The Los Angeles Times, Dallas Morning News, and Washington Post all have coverage of a conference in Dallas organized by the George W. Bush Institute on the topic of how to get America's GDP growing at 4%.
The AP article that runs in the Washington Post quotes President Bush as saying, "Obviously we have to be somewhat optimistic to aim for an aspirational target of 4 percent." Well, that's one way of looking at it. But if one recalls that President Kennedy aimed for 5% growth and got it, one might think that holding out 4% as an "optimistic...aspirational target" is actually yielding to what one politician once called, in a memorable phrase, "the soft bigotry of low expectations."
The Dallas Morning News illustrates its article with a photograph — not of the 240 people who, according to the AP, attended the conference, but of the "about half a dozen people" protesting outside.
The Los Angeles Times leads its coverage with Mr. Bush's explanation of his support for the Troubled Assets Relief Program:
The decision "contradicted the principles that I told the American people I stood upon, which is the markets are the best way to allocate goods, resources and services," Bush said. "And that decision was to use taxpayers' money to bail out Wall Street in order to make sure that we didn't have an economic disaster.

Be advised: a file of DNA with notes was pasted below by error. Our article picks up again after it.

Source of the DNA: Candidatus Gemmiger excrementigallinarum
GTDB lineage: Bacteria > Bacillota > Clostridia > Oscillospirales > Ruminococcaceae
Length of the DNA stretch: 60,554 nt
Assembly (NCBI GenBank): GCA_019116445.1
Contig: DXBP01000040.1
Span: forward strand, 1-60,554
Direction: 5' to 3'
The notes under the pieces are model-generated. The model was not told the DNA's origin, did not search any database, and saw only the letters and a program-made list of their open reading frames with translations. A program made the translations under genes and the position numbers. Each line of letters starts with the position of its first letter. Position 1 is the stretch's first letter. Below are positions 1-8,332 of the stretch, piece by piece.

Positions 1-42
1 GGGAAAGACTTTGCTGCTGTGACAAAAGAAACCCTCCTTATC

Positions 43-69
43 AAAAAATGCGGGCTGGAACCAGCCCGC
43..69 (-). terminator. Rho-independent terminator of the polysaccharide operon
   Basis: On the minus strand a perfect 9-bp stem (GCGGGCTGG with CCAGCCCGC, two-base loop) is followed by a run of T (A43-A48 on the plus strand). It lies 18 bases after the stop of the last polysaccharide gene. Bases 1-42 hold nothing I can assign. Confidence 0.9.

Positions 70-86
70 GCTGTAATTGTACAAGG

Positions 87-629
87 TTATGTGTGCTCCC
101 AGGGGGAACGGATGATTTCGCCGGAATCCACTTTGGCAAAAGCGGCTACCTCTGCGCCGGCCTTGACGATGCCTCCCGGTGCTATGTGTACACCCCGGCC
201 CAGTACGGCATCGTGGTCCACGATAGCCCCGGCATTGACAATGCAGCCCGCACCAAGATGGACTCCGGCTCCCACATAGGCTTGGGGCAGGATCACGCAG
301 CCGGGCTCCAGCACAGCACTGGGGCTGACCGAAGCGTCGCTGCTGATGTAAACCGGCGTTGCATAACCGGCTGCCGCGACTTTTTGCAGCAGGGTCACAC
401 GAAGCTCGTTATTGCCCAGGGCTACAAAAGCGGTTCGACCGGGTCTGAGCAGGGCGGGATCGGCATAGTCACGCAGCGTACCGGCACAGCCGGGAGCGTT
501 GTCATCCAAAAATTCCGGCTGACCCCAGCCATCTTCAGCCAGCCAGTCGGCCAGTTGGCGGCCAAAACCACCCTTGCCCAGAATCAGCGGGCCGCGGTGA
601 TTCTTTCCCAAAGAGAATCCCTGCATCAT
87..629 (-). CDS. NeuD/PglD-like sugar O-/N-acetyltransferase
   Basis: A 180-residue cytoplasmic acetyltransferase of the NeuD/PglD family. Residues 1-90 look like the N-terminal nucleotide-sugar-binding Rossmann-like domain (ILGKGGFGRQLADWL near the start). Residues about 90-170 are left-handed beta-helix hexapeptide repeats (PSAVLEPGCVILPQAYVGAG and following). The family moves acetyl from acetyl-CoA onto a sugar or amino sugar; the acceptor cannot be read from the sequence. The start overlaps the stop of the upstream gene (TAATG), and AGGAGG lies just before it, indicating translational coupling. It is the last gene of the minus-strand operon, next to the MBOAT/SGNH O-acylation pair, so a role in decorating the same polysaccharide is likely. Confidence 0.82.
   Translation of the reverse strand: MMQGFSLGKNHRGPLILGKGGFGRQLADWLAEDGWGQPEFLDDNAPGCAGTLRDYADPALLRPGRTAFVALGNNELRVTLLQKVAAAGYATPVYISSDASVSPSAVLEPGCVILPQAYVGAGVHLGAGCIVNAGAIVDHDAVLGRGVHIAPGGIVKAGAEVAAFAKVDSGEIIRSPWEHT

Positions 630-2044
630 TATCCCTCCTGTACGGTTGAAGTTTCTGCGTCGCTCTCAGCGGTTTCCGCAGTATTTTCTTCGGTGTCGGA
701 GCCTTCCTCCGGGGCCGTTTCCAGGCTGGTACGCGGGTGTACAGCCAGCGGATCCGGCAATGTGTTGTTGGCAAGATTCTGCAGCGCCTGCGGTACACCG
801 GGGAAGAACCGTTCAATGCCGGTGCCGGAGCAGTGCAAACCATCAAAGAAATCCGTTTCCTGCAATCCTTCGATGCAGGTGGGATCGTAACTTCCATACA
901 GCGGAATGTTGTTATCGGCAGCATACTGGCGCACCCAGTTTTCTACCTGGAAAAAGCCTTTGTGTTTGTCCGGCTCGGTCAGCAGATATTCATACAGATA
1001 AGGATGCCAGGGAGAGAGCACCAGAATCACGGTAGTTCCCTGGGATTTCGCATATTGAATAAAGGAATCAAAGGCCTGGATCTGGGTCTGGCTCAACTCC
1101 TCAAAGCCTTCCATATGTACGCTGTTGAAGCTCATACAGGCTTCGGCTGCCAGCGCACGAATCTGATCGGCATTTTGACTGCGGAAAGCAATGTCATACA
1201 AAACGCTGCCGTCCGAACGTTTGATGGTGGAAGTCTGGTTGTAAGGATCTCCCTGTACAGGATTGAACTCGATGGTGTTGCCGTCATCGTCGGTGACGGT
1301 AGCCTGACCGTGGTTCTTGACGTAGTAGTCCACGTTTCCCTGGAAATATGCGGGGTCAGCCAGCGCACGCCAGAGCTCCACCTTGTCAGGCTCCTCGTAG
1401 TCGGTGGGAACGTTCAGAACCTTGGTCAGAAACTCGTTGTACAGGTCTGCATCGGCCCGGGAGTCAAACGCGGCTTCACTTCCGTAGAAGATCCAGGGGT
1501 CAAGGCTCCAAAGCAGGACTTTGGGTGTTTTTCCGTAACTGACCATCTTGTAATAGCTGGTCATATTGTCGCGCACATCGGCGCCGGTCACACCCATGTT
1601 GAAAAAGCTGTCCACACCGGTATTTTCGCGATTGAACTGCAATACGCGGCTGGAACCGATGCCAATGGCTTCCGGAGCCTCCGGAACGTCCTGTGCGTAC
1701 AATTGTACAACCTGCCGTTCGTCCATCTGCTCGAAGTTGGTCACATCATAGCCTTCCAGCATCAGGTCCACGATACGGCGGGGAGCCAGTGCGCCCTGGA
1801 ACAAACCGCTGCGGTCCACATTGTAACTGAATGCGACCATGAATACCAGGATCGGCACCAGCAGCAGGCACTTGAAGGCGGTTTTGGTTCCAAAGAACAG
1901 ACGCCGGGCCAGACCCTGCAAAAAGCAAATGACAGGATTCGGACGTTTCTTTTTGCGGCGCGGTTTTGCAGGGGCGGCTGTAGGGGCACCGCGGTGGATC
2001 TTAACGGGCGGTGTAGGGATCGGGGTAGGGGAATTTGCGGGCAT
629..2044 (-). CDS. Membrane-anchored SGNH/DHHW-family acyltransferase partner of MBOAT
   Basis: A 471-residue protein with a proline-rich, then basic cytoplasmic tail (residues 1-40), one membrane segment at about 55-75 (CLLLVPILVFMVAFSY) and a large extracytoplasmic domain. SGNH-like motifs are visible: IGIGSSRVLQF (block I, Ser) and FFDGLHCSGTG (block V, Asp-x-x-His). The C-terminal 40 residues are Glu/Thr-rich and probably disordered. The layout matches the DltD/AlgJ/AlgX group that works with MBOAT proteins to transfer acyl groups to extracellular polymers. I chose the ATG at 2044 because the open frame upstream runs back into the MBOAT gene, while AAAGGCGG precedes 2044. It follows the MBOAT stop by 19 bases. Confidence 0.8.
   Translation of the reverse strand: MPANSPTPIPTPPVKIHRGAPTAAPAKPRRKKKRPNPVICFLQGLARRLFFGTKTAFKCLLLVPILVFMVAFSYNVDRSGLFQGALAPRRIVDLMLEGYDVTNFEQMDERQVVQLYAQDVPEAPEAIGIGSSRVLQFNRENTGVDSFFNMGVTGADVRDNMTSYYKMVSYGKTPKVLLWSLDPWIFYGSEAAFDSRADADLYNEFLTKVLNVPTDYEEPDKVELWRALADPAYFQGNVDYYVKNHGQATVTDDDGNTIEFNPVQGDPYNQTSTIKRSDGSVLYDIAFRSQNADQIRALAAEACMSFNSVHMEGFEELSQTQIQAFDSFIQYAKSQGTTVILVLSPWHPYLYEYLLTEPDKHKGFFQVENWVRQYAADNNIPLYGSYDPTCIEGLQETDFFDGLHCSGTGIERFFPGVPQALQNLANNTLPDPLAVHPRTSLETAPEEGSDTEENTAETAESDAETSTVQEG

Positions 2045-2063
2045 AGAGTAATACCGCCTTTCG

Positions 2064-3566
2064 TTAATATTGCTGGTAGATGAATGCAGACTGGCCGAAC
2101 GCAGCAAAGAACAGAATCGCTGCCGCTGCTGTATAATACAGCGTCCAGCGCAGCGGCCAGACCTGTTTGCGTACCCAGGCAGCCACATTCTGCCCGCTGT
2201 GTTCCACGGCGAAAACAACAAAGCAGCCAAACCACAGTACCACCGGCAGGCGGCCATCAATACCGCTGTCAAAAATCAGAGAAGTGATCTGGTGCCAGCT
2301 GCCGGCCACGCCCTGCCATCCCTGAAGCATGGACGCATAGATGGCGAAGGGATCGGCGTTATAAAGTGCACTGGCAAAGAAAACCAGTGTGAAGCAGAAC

"I can't prove that we were going to have an economic disaster; I can just tell you we didn't have one. And I have thought often about this decision. I will just tell you this: Had I had to make it again, I would make the same exact decision."
A list of the panelists at the conference, available at the Bush Institute Web site, includes Robert Steel, who was CEO of Wachovia in 2008 until it was taken over by Wells Fargo, and Stephen Friedman, who was chairman of the Federal Reserve Bank of New York while also serving as a director of Goldman Sachs and owning Goldman Sachs stock.